What is COPD?
Chronic obstructive pulmonary disease, or COPD, describes a group of lung conditions that make it difficult to empty air out of the lungs because the airways have become narrowed.
On this page:
Chronic = it’s a long-term condition and does not go away
Obstructive = your airways are narrowed, so it’s harder to breathe out quickly and air gets trapped in your chest
Pulmonary = it affects your lungs
Disease = it’s a medical condition
Two of these lung conditions are long-term (or chronic) bronchitis and emphysema, which can often occur together.
- Bronchitis means the airways are inflamed and narrowed. People with bronchitis often produce sputum, or phlegm.
- Emphysema affects the tiny air sacs at the end of the airways in your lungs, where oxygen is taken up into your bloodstream. They break down and the lungs become baggy and full of bigger holes which trap air.
These conditions narrow the airways. This makes it harder to move air in and out as you breathe, and your lungs are less able to take in oxygen and get rid of carbon dioxide.
The airways are lined by muscle and elastic tissue. In a healthy lung, the springy tissue between the airways acts as packing and pulls on the airways to keep them open.
With COPD, the airways are narrowed because:
- the lung tissue is damaged so there is less pull on the airways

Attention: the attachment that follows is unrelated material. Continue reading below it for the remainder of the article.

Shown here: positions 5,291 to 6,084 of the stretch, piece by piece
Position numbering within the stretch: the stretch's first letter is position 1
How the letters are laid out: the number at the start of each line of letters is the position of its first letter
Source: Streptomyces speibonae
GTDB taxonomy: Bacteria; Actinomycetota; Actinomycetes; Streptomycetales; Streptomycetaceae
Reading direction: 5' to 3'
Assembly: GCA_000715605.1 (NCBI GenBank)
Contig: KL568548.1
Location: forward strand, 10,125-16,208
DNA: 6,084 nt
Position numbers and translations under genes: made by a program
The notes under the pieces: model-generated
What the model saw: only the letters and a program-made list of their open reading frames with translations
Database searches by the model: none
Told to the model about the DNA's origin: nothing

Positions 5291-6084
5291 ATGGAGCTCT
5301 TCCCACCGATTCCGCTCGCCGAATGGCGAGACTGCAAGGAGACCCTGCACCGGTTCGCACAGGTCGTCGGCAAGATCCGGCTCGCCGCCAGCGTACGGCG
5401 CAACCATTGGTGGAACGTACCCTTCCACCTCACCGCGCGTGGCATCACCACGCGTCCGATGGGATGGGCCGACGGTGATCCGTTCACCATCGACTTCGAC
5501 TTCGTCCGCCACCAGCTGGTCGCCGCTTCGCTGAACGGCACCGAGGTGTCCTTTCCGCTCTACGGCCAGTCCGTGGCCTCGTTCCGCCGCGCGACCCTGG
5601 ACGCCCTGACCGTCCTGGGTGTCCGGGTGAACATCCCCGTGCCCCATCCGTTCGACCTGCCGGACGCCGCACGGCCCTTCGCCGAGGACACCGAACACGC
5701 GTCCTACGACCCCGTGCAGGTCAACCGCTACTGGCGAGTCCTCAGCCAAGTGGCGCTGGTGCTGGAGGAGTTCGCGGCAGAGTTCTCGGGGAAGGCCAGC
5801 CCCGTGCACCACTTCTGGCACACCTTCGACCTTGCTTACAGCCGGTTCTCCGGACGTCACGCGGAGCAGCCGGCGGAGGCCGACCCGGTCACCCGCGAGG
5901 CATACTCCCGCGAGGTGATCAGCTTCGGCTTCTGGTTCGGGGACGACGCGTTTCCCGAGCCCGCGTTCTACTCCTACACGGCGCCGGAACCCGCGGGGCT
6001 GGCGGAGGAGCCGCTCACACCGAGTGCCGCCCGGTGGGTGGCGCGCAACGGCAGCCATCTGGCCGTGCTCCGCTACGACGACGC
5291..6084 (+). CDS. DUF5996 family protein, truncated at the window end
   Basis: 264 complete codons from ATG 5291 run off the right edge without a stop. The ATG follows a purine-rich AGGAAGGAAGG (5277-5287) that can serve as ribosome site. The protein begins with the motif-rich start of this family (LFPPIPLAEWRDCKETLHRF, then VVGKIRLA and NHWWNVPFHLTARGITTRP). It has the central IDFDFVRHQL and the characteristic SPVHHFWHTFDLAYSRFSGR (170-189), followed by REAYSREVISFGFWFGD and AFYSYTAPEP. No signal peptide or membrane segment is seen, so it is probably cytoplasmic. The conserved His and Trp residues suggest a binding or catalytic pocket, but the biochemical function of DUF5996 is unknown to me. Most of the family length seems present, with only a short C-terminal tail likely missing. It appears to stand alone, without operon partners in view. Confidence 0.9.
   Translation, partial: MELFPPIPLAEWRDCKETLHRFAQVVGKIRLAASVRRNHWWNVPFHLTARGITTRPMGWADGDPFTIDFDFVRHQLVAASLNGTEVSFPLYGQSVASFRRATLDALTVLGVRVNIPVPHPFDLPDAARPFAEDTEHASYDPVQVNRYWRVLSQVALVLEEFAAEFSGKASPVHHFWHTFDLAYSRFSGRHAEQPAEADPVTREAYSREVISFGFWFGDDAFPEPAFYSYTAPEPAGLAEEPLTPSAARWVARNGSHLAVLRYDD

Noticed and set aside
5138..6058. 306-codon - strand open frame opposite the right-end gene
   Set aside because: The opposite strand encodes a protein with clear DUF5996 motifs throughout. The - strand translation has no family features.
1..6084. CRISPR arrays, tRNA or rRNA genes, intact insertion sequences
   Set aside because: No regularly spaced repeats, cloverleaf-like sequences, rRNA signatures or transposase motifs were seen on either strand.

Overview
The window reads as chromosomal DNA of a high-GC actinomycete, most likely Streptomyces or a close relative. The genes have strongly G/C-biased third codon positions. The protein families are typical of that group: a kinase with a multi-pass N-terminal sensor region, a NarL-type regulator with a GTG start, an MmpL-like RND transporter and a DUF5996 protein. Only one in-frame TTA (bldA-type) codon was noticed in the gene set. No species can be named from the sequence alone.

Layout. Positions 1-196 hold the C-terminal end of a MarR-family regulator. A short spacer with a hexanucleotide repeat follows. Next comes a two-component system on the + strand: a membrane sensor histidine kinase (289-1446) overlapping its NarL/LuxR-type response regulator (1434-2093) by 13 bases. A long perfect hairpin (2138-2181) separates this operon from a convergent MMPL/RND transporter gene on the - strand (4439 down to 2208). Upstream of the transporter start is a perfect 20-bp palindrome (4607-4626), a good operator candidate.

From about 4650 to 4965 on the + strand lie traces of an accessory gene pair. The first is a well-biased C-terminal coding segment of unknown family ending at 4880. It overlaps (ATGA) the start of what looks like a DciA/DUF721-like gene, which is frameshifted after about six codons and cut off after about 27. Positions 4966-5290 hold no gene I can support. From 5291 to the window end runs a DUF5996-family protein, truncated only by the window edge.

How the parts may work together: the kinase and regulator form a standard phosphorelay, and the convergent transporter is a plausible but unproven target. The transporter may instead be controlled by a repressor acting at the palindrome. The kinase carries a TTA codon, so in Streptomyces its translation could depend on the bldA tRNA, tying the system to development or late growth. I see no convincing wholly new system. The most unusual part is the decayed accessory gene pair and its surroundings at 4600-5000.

- mucus blocks part of the airway
- the airway lining becomes inflamed and swollen
There are treatments to help you breathe more easily and help you keep active, so it’s important to get an early diagnosis.
COPD usually develops because of long-term damage to your lungs from breathing in a harmful substance, usually cigarette smoke, as well as smoke from other sources and air pollution. Jobs where people are exposed to dust, fumes and chemicals can also contribute to developing COPD.
You’re most likely to develop COPD if you’re over 35 and are, or have been, a smoker or had chest problems as a child.
Some people are more affected than others by breathing in noxious materials. COPD does seem to run in families, so if your parents had chest problems then your own risk is higher.
A rare genetic condition called alpha-1-antitrypsin deficiency makes people very susceptible to developing COPD at a young age.
What’s the difference between COPD and asthma?
With COPD, your airways have become narrowed permanently – inhaled medication can help to open them up to some extent. With asthma, the narrowing of your airways comes and goes, often when you’re exposed to a trigger – something that irritates your airways – such as dust, pollen or tobacco smoke. Inhaled medication can open your airways fully, prevent symptoms and relieve symptoms by relaxing your airways.
So, if your breathlessness and other symptoms are much better on some days than others, or if you often wake up in the night feeling wheezy, it may be that you have asthma.
Because the symptoms are similar and because people who have asthma as children can develop COPD in later life, it is sometimes difficult to distinguish the two conditions. Some people have both COPD and asthma.
- getting short of breath easily when you do everyday things such as going for a walk or doing housework
- having a cough that lasts a long time
- wheezing in cold weather
- producing more sputum or phlegm than usual
You might get these symptoms all the time, or they might appear or get worse when you have an infection or breathe in smoke or fumes.
If you have COPD that has a severe impact on your breathing, you can lose your appetite, lose weight and find that your ankles swell.
COPD means I can only plan daily
Some days, Chris finds walking just five steps is a great struggle.